“Give, Do, Love and Serve” is the guiding principle of Life University’s value of Lasting Purpose – a philosophy that believes that serving your community and fellow man is just as important as personal academic success.

In July 2016, Life U admitted its first cohort of incarcerated students at the Arrendale State Prison, a maximum-security women’s facility in Alto, Georgia, to begin the pursuit of an associate of arts degree, through collaboration with the Georgia Department of Corrections.

This initiative would be the first time since 1994 that a university based in the state of Georgia would offer a degree program for incarcerated people. In January 2020, Life U would also begin offering a Bachelor of Science in Psychology.

The initiative is known as The Chillon Project, and it is coordinated through Life U’s Center for Compassion, Integrity and Secular Ethics (CCISE). Its goal is to provide higher education to people impacted by the prison system in Georgia by offering either an Associate of Science in Positive Human Development and Social Change or a Bachelor of Science in Psychology.

Upon being released from prison, students in these programs continue to receive scholarships that allow for the continued learning and pursuit of degrees at Life U’s main campus. Additionally, the project offers scholarships for the correctional staff to pursue degrees at Life U.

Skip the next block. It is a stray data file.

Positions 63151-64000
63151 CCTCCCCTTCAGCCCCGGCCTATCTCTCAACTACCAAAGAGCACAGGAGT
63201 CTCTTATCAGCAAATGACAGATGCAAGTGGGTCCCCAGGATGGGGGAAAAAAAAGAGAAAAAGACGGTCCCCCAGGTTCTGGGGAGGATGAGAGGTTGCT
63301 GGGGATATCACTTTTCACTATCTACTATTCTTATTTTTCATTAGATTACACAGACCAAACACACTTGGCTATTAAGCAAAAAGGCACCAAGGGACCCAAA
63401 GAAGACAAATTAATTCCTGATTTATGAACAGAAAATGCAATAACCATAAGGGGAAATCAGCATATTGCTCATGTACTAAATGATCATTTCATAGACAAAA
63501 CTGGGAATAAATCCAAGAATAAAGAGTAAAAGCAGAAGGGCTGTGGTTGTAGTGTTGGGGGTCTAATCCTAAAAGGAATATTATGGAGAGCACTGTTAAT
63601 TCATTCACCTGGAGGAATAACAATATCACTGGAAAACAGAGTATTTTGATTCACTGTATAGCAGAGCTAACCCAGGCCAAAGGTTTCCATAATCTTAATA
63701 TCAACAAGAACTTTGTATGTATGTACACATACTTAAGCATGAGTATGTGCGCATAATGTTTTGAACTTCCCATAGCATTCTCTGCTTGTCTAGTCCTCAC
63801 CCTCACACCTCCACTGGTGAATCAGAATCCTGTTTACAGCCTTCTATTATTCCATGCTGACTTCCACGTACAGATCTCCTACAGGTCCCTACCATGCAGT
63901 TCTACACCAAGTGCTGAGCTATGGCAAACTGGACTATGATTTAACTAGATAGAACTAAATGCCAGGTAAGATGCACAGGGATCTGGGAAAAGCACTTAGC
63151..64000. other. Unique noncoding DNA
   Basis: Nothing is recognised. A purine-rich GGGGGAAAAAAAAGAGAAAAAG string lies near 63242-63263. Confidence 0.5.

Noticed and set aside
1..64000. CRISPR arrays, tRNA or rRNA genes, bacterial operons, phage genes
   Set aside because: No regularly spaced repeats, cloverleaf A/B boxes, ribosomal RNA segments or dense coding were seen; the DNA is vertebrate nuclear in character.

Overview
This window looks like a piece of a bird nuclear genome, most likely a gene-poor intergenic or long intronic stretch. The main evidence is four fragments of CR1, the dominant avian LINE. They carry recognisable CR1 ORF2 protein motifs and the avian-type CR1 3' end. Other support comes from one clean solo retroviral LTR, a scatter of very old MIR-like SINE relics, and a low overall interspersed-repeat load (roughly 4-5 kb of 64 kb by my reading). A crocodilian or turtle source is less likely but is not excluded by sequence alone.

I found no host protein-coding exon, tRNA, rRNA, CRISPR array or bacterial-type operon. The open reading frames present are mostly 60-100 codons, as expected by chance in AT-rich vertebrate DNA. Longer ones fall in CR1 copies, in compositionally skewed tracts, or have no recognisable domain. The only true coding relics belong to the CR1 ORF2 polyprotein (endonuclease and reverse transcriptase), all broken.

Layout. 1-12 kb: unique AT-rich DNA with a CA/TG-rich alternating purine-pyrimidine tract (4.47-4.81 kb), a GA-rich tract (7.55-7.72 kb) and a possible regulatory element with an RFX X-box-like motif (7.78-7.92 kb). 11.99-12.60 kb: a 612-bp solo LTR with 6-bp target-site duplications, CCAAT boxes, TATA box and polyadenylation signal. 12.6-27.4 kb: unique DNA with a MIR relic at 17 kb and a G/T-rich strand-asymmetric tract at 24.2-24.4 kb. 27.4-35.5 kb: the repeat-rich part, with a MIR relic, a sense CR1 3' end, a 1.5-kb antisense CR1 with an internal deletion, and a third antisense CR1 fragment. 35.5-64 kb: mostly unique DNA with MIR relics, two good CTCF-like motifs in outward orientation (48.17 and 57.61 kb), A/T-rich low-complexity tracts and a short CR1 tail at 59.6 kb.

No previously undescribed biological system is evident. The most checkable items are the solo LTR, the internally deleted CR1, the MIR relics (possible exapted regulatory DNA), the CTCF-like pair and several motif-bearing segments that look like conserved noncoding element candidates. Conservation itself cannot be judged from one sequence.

“There are a lot of people in prison who are not just smart and talented, but who want to excel and give back to their communities,” says Dr. Thomas Fabisiak, Director of The Chillon Project.

Michelle Morrison is a fantastic example of the success that The Chillon Project is capable of. She had been in prison since 2009 – sentenced to life for participation in a murder that she did not commit. After a new unit within the Fulton County District Attorney’s Office reviewed the integrity of her case, she was released on parole.

“Michelle Morrison was paroled last year thanks to the work of the conviction integrity unit established by [District Attorney] Fani Willis.” Dr. Fabisiak notes that Michelle will be the Salutatorian for her graduating class this September, saying, “She has excelled in her studies and will be going on to do a Master’s in Positive Psychology with us [Life University].”

Michelle Morrison was released from prison on August 22, 2022. “Words can’t even explain how I feel. I’m just grateful. I made it through, came out strong, and I am ready to hit the world.”

Cynthia Holland, Michelle’s mother, advocated for years at the Georgia State Capitol for the creation of the unit that would ultimately allow for her daughter’s release. In addition to that, she advocated for dozens of other families who were vying for the rights of their incarcerated family and friends.

The Chillon Project’s desire to provide genuine opportunity for individuals who have the drive “To Do,” is exemplified by Michelle Morrison and her success. It is a precedent that demonstrates and embodies Life U’s value of Lasting Purpose that urges: To Give, To Do, To Love, To Serve, out of your own abundance.


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